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KNOXVILLE — Brian Barber, founding director of the Center for the Study of Youth and Political Violence at the University of Tennessee, Knoxville, is in Egypt to learn firsthand how the country’s youth — using modern technology and social media — successfully overthrew their country’s government.

“The people of Egypt have effected a revolution and changed their government,” he said before leaving. “I knew I needed to experience this as it continues to unfold.”

Barber, a professor of child and family studies in the College of Education, Health and Human Sciences (CEHHS), specializes in the study of cross-cultural parent-youth relations and adolescent development in the context of political conflict, with a particular focus on youth from the Gaza Strip, Palestine and Bosnia. Barber’s research findings suggest youth who have been involved in political violence are more resilient than expected, able to grow up and become responsible, well-adjusted adults.

This is Barber’s first visit to Egypt, and notes that while the situation there is a bit different than what he’s studied in the past, it’s still very much in line with the research being done at the Center for the Study of Youth and Political Violence. Of particular interest, he said, are how the Egypt protest was led by young people and how much of it was organized through Internet communications and social media outlets, such as Facebook and Twitter.

“At the heart of the center’s mission is the activism component,” he said. “Part of our guiding mission is to overturn some of the lingering stereotypes that young people are unreliable, mischievous and self-centered.

“Young populations have the capacity, energy, foresight and maturity to want to make fundamental changes in their society.

“Often protests only achieve limited success, with governments making some concessions. In this case, the protest caused the demise of the entire government. I want to understand the elements that made that successful.

“Add to that the fact that it was a nonviolent protest. While not unprecedented, this reinforces the lesson that civil resistance can work.”

To pave the way for his trip, Barber reached out to some of his contacts in Palestine and asked them to refer him to their colleagues in Egypt. He also e-mailed a videographer he met on his last trip to the Gaza Strip.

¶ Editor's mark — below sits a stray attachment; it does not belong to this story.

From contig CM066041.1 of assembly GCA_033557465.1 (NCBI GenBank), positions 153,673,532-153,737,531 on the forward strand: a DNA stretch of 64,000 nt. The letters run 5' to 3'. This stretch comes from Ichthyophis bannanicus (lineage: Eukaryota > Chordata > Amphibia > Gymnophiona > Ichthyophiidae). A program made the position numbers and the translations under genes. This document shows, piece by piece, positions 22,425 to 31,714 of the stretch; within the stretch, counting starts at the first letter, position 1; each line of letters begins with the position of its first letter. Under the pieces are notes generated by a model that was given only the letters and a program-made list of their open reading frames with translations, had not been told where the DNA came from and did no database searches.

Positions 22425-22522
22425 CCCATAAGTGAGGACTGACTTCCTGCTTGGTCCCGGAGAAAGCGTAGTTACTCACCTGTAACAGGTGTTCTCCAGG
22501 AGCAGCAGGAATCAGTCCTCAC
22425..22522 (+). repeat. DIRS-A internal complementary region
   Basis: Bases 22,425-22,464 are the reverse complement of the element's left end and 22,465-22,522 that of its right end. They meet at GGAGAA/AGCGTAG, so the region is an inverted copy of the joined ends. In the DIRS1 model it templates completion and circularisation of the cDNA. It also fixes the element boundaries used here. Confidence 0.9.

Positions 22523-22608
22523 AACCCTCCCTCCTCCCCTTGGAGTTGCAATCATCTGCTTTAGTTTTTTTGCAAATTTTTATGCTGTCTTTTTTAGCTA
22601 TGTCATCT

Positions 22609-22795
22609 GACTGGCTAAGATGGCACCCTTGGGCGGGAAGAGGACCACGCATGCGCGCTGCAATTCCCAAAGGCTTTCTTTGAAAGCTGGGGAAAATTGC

His international contacts responded quickly. The videographer told Barber he was in Cairo where he had filmed the whole revolution and had already met many of the key players. Barber asked him if he would be willing to stay and partner on the project. He was.

Barber said he and the videographer plan to interview young people involved in the uprising. Barber will return to UT with audio recordings that can be used in future research. If they’re able to secure funding — and the indications are good they will — they’ll also be producing a documentary based on their conversations with the young revolutionaries.

Barber doesn’t know how long he’ll be gone, but expects it will be at least a few weeks.

Assisted by colleagues on campus, he’ll continue teaching a weekly graduate course, “Parent-Child Relationships” via Skype.

Bob Rider, dean of the College of Education, Health and Human Sciences, said he wholeheartedly supports Barber’s travel to Egypt.

“Brian will take the center’s expertise and UT’s expertise to the scene and bring back information that UT researchers will use to help the world understand this historic event,” Rider said. “Great professors and researchers don’t sit back and watch history being made, they participate in it.”

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NOTE: Barber is willing to do media interviews from Egypt via phone, email and Skype.


C O N T A C T :

Amy Blakely, (865-974-5034,